359 Following

Moonlight Reader

Lawyer, mother, avid reader. Game host extraordinaire! Partner in crime to Obsidian Black Plague! My bookish weaknesses include classics, fantasy, YA, and agreeing to read more books than is even remotely possible.

Currently reading

The Worst Hard Time: The Untold Story of Those Who Survived the Great American Dust Bowl
Timothy Egan
Progress: 91/340 pages
Capital Crimes: London Mysteries: A British Library Crime Classic (British Library Crime Classics)
Martin Edwards
Progress: 105/410 pages
Sherlock Holmes: The Definitive Collection
Arthur Conan Doyle, Stephen Fry

The Graveyard Book by Neil Gaiman

The Graveyard Book - Neil Gaiman

Right on the heels of the shit show that was Zero Day, I picked up The Graveyard Book. For several days, I've been seeing this go across my feed with friends really enjoying it, so I had high hopes.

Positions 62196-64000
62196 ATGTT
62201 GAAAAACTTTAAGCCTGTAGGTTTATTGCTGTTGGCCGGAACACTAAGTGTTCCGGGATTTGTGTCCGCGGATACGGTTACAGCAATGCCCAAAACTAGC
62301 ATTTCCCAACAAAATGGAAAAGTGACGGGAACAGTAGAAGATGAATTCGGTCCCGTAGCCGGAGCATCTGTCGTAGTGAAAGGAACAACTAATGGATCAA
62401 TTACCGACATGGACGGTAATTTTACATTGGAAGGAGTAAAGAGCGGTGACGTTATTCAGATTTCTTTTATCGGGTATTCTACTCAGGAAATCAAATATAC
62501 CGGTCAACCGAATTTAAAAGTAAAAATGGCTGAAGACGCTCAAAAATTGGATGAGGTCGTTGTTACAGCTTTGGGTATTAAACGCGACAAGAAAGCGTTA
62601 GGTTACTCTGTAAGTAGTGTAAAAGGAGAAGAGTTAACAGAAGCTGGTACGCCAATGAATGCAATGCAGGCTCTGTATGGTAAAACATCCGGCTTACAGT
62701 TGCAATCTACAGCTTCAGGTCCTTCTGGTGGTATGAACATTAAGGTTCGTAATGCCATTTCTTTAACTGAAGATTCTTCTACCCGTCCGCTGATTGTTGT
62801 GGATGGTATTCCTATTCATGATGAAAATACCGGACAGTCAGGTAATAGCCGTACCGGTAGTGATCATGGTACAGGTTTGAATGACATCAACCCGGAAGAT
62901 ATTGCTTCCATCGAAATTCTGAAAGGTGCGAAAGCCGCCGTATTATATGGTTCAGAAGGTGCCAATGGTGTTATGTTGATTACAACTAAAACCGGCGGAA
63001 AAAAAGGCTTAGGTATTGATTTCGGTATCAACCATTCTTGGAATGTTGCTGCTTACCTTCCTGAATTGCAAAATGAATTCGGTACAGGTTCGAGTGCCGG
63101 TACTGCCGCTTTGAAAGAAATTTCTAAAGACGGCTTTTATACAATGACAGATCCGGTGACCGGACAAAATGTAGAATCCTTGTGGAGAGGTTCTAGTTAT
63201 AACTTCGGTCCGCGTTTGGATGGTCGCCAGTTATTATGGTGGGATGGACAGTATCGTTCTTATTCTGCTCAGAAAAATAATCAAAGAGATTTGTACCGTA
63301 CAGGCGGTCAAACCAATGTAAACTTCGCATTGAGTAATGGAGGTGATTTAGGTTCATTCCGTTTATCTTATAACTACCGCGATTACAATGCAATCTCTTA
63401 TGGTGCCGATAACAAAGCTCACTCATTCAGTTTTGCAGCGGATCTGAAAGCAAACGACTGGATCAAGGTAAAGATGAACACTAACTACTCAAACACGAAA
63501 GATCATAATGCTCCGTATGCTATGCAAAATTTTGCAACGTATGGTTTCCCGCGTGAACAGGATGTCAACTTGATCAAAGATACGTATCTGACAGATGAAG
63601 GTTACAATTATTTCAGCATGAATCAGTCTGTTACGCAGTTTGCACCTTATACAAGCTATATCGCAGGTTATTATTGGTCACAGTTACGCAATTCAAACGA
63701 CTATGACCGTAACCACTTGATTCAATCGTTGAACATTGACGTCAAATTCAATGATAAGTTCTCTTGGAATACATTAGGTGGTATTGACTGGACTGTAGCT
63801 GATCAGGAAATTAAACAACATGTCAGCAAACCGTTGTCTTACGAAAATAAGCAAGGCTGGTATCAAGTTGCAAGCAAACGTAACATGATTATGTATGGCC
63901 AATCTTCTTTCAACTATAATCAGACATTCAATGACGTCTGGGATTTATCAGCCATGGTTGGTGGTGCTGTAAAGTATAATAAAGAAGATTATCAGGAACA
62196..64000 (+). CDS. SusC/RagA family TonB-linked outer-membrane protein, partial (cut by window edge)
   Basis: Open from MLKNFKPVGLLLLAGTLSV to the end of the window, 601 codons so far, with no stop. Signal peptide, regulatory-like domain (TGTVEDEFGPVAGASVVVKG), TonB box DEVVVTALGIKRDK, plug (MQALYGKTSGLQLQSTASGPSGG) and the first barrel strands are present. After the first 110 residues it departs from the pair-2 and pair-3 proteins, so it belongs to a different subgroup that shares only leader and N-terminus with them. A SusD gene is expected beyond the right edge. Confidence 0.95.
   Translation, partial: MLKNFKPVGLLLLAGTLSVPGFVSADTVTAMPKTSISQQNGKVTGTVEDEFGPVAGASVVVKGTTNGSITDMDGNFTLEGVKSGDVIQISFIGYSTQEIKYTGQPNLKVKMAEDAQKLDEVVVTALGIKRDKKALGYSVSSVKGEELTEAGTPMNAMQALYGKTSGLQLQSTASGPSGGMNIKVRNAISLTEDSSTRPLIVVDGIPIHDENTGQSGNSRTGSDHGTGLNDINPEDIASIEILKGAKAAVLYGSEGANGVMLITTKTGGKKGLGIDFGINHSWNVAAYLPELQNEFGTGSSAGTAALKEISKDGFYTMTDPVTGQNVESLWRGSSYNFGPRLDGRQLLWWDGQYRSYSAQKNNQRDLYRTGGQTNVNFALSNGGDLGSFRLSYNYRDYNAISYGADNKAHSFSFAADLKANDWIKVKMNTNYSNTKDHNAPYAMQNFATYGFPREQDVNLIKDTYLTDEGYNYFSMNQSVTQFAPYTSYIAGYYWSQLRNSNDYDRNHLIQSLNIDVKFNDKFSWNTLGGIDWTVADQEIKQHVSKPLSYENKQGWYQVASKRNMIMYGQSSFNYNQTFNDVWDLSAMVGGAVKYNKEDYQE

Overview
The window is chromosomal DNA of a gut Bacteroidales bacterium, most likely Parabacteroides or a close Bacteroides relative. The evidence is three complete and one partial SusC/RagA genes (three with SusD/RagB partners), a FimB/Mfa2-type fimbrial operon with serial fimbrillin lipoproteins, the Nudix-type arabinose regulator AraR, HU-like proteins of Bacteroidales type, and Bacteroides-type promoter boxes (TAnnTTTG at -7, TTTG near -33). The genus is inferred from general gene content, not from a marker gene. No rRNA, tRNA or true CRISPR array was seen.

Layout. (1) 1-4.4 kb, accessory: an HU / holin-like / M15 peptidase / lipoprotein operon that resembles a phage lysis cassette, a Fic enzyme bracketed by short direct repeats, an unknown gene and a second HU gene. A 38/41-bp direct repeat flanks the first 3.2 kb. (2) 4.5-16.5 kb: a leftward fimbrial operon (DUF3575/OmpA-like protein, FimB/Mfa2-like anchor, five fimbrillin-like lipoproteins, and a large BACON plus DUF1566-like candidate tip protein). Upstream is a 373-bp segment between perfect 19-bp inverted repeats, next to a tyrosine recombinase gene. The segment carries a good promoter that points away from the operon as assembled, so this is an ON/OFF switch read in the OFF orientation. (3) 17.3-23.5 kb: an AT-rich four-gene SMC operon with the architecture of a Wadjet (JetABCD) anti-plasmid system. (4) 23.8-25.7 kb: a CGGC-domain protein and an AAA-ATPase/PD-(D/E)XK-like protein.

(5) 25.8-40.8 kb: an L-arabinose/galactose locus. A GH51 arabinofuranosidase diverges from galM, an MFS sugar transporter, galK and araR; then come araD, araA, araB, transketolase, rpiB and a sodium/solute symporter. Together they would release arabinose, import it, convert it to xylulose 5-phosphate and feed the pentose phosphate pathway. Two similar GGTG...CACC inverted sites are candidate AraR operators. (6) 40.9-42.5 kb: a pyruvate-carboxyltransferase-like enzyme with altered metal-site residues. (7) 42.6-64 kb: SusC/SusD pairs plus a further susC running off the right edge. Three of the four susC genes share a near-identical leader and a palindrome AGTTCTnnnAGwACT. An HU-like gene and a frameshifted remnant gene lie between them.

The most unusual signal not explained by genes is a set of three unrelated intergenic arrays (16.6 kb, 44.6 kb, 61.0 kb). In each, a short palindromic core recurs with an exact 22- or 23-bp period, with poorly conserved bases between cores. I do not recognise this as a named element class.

Every hope I had was satisfied.


Nobody Owens - Bod - was a charming subject for a book, and the denizens of The Graveyard, who raised him when Jack murdered his entire family, were delightful. Neil Gaiman can turn a phrase - oh, can that man turn a phrase. His writing is so heartbreakingly lovely that it is, at times, almost unearthly.


And he's funny. And he likes cats.


“Name the different kinds of people,” said Miss Lupescu. “Now.” Bod thought for a moment. “The living,” he said. “Er. The dead.” He stopped. Then, “…Cats?” he offered, uncertainly.
The cat approves.
As with any Neil Gaiman, I can only assume that this would be fantastic in audio. I wish that I had known of this book when my children were young enough that I was still reading aloud to them, because The Graveyard Book would become an October tradition in my home as a read aloud. It is more than 300 pages long, but it contains some illustrations, and I don't think it would take more than 3 or 4 days to read to a child.
Everything about this book is wonderful.